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Nonpoint-source contamination of water resources from triazine herbicides has been a major water-quality issue during the 1990s in the United States. To address this issue, studies of surface water, ground water, and precipitation have been carried out by the U.S. Geological Survey in the Midwestern United States.
Reconnaissance studies of 147 streams were conducted to determine the geographic and seasonal distribution of atrazine, cyanazine, propazine, and simazine. These studies showed that high concentrations of herbicides were flushed from cropland and transported through the stream system as pulses in response to spring and summer rainfall. The studies also revealed the persistence of herbicides and their degradation products in streams.
An investigation of 76 reservoirs showed that the occurrence and temporal distribution of herbicides and their degradation products in reservoir outflow could be related to reservoir and drainage-basin characteristics, water and land use, herbicide use, and climate. Significant findings showed that concentrations of atrazine and its degradation products remained elevated all summer and into the fall and that recently applied atrazine mixed with atrazine applied the previous year as water moved through a reservoir.
Reconnaissance studies of 303 ground-water wells were completed to determine hydrogeological and seasonal occurrence, concentration, and distribution of herbicides and their degradation products. Samples collected from across the Midwestern United States consistently revealed that triazine herbicide degradation products commonly were found more frequently than their parent herbicide and that ground-water age could be an important factor in explaining variations in herbicide contamination.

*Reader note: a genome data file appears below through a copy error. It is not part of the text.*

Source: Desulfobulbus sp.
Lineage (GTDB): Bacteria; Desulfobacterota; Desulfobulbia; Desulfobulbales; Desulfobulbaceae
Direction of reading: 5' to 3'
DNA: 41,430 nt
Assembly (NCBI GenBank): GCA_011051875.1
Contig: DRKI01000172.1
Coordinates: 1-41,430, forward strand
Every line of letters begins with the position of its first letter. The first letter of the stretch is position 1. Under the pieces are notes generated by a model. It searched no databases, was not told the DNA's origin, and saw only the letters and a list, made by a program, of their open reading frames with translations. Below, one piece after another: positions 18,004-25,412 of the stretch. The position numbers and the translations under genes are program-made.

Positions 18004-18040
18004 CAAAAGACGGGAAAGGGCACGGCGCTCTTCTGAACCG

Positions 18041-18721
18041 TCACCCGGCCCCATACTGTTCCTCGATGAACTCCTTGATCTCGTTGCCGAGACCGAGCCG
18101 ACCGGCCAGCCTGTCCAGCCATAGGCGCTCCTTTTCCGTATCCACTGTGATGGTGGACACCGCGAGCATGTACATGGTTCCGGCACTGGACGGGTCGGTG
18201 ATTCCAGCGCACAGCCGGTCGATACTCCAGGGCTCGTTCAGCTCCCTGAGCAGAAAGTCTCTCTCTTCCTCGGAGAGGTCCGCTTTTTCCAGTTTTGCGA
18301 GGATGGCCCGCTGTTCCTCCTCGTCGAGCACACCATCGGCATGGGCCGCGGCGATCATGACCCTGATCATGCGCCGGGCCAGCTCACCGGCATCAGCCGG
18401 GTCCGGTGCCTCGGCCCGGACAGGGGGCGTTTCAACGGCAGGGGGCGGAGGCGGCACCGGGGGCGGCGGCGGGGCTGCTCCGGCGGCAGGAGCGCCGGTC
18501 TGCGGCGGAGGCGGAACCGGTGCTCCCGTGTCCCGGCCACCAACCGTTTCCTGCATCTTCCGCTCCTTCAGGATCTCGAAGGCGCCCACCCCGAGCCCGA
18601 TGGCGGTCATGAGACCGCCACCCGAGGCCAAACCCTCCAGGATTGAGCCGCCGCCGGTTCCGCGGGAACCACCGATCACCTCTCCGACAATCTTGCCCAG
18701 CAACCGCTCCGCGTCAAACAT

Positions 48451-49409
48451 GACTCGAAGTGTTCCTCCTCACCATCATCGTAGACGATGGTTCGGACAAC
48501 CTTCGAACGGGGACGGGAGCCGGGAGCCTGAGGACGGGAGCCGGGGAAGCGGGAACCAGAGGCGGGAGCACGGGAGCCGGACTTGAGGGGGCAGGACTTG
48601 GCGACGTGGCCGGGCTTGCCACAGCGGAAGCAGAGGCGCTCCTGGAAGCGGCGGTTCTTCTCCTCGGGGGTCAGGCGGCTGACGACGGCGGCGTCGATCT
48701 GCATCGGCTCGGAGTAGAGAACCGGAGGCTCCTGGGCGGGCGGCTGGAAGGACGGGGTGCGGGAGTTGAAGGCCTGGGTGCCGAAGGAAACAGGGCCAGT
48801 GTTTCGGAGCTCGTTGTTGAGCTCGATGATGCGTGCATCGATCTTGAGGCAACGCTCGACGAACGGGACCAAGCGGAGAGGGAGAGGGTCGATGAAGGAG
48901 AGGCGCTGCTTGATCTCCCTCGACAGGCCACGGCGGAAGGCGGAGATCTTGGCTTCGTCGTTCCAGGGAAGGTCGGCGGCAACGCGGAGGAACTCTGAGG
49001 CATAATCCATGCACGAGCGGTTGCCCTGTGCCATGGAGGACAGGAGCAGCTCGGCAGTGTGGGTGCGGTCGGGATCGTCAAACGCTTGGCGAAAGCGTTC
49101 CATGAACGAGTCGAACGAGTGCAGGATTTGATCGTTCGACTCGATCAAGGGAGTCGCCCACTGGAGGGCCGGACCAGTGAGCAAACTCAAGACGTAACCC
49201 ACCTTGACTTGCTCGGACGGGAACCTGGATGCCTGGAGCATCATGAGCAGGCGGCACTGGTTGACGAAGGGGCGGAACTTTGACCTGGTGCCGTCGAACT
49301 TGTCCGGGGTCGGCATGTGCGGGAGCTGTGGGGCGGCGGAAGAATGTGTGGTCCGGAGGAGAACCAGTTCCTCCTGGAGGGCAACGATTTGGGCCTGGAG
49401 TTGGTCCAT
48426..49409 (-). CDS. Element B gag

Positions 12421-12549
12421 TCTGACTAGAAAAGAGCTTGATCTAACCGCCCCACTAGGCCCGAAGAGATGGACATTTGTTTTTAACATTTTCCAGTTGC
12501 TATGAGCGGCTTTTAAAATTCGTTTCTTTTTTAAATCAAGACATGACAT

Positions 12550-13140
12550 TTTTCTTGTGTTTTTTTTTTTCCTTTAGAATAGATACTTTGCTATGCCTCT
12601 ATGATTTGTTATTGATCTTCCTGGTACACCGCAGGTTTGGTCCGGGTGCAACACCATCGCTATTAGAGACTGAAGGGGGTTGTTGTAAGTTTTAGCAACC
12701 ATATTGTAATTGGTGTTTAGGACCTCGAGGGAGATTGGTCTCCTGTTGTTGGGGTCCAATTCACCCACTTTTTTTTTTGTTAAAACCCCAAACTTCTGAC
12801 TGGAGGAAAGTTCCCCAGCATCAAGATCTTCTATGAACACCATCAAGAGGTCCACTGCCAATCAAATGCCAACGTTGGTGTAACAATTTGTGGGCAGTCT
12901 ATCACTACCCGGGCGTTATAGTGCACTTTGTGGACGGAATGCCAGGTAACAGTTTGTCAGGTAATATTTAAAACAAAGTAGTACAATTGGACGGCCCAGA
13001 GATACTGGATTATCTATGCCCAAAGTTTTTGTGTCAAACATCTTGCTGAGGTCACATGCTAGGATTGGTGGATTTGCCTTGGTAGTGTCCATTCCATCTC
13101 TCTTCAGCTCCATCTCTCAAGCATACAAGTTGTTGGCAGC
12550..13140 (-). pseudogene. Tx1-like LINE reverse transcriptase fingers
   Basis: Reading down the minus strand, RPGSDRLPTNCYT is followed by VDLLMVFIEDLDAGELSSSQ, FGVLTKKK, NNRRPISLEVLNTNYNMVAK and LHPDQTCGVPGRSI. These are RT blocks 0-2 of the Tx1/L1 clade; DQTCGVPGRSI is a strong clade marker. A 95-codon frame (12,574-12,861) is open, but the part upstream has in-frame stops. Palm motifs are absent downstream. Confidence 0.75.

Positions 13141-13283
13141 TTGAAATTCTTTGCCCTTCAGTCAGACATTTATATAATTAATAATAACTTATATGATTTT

A final study investigated precipitation in the Midwestern United States, northeast to the Atlantic Ocean, and northward to the Canadian border. It found that the highest herbicide concentrations in precipitation occurred following herbicide application to cropland. Atrazine was detected most often, followed by deethylatrazine, cyanazine, and deisoproplyatrazine. Mass deposition of herbicides by precipitation was greatest in areas where herbicide use was intense and decreased with distance from the Midwest.
Findings of the 1990s studies include an improved understanding of the occurrence, persistence, chemistry, and transport of triazine herbicides and their degradation products in the hydrologic environment. A significant increase in knowledge of triazine herbicides and development and improvement of analytical methods were accomplished in the past decade. The results produced are not only significant for the present (2005) but provide an important data set for future use.
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Summary of significant results from studies of triazine herbicides and their degradation products in surface water, ground water, and precipitation in the midwestern United States during the 1990s